Faulty gear likely cause of skier's death - coroner

BRITTANY MANN
Last updated 10:40 13/08/2014
Magnus Kastengren
TYRONE LOW
Magnus Kastengren in Mt Cook National Park a week before his death.

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The reason for a fall that killed a Swedish skier on Aoraki/Mt Cook cannot be established with certainty, the coroner has found.

However, faulty ski bindings were more likely to blame than a lapse in judgment from the experienced skier.

Magnus Kastengren and his friend Carl Fransson were traversing Aoraki's summit ridge, intending to descend the northwest Caroline face in November 2013.

Within minutes, Kastengren lost control of his skis and fell 600 metres to his death.

He died of "high energy impact injuries to head, chest and abdominal organs", Coroner David Crerar found.

According to senior mountain guide Geoffrey Wayatt, the pair had a "world class reputation" for their skiing skills and were in "excellent fitness."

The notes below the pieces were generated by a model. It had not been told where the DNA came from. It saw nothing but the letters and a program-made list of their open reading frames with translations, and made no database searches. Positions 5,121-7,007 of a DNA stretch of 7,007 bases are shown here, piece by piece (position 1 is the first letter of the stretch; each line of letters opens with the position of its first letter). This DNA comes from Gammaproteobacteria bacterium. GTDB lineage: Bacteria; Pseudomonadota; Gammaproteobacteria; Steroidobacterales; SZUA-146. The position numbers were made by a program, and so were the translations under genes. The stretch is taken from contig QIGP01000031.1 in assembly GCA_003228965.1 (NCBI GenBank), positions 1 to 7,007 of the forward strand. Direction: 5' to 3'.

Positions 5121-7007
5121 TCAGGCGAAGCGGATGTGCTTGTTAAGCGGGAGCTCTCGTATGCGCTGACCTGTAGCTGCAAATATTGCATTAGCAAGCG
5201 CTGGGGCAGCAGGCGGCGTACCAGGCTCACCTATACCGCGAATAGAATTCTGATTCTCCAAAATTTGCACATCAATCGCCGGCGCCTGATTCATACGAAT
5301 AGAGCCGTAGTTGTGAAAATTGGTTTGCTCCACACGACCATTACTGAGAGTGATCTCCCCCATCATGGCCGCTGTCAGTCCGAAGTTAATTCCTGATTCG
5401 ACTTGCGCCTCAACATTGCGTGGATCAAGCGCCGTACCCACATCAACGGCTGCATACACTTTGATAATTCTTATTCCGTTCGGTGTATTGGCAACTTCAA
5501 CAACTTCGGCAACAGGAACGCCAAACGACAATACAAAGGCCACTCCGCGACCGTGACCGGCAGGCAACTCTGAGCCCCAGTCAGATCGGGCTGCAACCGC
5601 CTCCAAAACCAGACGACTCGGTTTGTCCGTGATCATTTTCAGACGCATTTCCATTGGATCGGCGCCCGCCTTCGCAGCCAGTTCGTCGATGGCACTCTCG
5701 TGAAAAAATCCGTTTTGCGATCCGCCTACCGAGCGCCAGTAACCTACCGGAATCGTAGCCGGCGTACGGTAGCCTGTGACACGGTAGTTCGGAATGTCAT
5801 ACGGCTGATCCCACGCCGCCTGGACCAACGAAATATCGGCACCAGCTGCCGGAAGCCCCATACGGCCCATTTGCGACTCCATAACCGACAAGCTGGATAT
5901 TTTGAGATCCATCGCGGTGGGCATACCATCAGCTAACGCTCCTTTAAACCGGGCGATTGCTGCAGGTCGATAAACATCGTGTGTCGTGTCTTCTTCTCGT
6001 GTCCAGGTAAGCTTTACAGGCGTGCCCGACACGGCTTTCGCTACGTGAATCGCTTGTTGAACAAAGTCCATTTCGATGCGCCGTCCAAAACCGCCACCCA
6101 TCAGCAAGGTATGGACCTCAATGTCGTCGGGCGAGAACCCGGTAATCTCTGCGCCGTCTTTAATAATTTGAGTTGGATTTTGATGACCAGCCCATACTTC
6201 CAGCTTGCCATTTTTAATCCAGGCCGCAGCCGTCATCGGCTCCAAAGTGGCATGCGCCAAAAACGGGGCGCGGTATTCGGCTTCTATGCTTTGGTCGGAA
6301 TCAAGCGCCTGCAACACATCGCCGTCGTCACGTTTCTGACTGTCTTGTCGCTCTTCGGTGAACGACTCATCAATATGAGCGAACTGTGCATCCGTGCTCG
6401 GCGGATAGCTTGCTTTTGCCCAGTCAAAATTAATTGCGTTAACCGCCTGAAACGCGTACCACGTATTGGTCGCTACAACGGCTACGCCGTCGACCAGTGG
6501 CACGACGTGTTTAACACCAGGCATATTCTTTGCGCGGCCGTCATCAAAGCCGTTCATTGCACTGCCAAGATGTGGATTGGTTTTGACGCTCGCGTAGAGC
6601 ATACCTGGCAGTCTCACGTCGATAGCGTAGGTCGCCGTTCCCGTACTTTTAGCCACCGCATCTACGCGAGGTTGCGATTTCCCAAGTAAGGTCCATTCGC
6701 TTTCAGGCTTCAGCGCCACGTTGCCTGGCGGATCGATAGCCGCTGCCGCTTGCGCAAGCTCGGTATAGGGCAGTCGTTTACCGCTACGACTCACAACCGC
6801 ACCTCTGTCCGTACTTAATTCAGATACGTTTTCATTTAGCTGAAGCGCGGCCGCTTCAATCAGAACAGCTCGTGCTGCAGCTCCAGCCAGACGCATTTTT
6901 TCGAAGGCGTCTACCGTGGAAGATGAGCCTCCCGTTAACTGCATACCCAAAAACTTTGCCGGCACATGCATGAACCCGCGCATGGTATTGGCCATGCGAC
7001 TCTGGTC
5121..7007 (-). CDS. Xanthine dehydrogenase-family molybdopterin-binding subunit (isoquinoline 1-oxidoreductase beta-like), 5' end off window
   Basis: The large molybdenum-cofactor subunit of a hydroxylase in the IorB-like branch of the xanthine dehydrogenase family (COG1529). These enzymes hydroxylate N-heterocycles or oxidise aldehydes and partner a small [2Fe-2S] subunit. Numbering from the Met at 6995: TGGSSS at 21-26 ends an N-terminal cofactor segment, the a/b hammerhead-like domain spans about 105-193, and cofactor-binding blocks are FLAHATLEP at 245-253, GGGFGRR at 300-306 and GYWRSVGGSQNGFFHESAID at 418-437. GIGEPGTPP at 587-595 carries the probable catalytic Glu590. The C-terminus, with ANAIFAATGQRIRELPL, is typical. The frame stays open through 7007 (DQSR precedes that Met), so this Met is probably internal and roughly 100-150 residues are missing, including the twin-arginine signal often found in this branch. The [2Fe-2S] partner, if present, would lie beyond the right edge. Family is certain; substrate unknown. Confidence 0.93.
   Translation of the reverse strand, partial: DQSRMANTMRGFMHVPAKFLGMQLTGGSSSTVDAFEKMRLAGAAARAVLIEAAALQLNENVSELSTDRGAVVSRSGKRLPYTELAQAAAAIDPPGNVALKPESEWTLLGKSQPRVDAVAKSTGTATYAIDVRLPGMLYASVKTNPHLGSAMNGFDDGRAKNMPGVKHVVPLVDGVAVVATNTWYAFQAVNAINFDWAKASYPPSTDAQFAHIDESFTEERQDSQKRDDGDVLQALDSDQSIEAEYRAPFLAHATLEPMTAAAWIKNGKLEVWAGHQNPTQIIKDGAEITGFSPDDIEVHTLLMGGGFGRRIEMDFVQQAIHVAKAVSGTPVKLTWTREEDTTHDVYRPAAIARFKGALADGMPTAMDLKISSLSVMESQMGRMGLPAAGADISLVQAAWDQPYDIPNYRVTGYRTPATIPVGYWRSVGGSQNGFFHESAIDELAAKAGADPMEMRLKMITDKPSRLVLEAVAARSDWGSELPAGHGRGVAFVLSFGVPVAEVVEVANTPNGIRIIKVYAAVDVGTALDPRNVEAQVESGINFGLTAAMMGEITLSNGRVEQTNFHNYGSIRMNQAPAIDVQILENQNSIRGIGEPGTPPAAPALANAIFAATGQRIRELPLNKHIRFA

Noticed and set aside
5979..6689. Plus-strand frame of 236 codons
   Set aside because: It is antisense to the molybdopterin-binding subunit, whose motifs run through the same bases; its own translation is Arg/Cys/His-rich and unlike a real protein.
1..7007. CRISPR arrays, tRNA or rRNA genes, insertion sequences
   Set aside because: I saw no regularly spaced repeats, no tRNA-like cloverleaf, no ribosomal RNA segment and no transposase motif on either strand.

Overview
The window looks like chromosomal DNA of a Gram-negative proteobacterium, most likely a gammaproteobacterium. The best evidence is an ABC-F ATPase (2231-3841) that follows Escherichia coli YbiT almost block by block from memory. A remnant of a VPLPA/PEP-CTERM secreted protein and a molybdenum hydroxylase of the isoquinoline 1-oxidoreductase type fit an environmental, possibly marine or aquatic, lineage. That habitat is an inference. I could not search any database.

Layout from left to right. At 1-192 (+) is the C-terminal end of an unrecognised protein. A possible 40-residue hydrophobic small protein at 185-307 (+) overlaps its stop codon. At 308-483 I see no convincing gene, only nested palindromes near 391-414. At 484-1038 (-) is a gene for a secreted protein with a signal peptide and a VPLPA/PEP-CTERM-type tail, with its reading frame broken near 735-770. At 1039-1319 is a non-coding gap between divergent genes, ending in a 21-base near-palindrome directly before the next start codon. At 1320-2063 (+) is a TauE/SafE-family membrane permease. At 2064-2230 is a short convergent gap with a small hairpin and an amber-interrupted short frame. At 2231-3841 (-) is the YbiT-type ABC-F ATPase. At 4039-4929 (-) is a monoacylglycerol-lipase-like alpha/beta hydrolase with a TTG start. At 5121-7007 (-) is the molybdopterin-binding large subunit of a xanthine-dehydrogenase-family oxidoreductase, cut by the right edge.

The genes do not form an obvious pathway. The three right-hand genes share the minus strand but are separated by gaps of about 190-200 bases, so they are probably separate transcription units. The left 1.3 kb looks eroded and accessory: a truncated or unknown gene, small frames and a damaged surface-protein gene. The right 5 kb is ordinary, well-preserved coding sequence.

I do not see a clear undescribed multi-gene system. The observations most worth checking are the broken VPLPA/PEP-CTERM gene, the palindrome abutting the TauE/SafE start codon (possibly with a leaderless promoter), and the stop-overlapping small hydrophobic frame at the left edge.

In a blog, Fransson described the terrain as "easy to ski for anyone of our experience".

"In fact, it was one of the easiest things we had done in the whole trip".

However, Crerar said the terrain still presented "great objective danger".

A lapse in Kastengren's was a possibility, though it was remote, he said.

"The slightest misjudgement in such terrain exposes a skier to substantial (fatal) consequences," he said.

Crerar found that faulty ski bindings were more likely to blame, as Kastengren fell within minutes of the traverse.

However, there was no evidence for this, as Kastengren's skis could not be recovered.

Crerar recommended skiers regularly check and replace their critical equipment, and double-check it with a buddy before high-risk activities.

"Extreme skiing requires ability, experience, passion and courage," Crerar said.

"Magnus Kastengren possessed all of these attributes. His death, however, is an indication of the very real dangers involved in the chosen pastime."

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